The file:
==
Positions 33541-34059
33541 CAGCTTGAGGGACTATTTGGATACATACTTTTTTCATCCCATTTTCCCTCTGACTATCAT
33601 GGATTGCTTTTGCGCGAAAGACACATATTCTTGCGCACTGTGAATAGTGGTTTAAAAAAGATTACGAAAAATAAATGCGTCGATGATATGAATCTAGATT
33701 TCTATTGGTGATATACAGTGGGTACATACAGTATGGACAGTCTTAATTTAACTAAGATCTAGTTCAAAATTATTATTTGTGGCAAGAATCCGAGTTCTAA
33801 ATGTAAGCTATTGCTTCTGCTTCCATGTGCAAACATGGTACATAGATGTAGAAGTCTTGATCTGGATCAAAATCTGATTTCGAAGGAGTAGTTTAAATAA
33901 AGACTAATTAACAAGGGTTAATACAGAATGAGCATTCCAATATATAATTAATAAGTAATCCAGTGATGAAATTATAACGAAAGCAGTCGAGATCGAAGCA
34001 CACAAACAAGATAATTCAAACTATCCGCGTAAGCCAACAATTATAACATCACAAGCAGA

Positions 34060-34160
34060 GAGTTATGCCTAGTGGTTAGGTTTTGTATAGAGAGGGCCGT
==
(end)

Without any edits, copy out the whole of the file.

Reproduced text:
Positions 33541-34059
33541 CAGCTTGAGGGACTATTTGGATACATACTTTTTTCATCCCATTTTCCCTCTGACTATCAT
33601 GGATTGCTTTTGCGCGAAAGACACATATTCTTGCGCACTGTGAATAGTGGTTTAAAAAAGATTACGAAAAATAAATGCGTCGATGATATGAATCTAGATT
33701 TCTATTGGTGATATACAGTGGGTACATACAGTATGGACAGTCTTAATTTAACTAAGATCTAGTTCAAAATTATTATTTGTGGCAAGAATCCGAGTTCTAA
33801 ATGTAAGCTATTGCTTCTGCTTCCATGTGCAAACATGGTACATAGATGTAGAAGTCTTGATCTGGATCAAAATCTGATTTCGAAGGAGTAGTTTAAATAA
33901 AGACTAATTAACAAGGGTTAATACAGAATGAGCATTCCAATATATAATTAATAAGTAATCCAGTGATGAAATTATAACGAAAGCAGTCGAGATCGAAGCA
34001 CACAAACAAGATAATTCAAACTATCCGCGTAAGCCAACAATTATAACATCACAAGCAGA

Positions 34060-34160
34060 GAGTTATGCCTAGTGGTTAGGTTTTGTATAGAGAGGGCCGT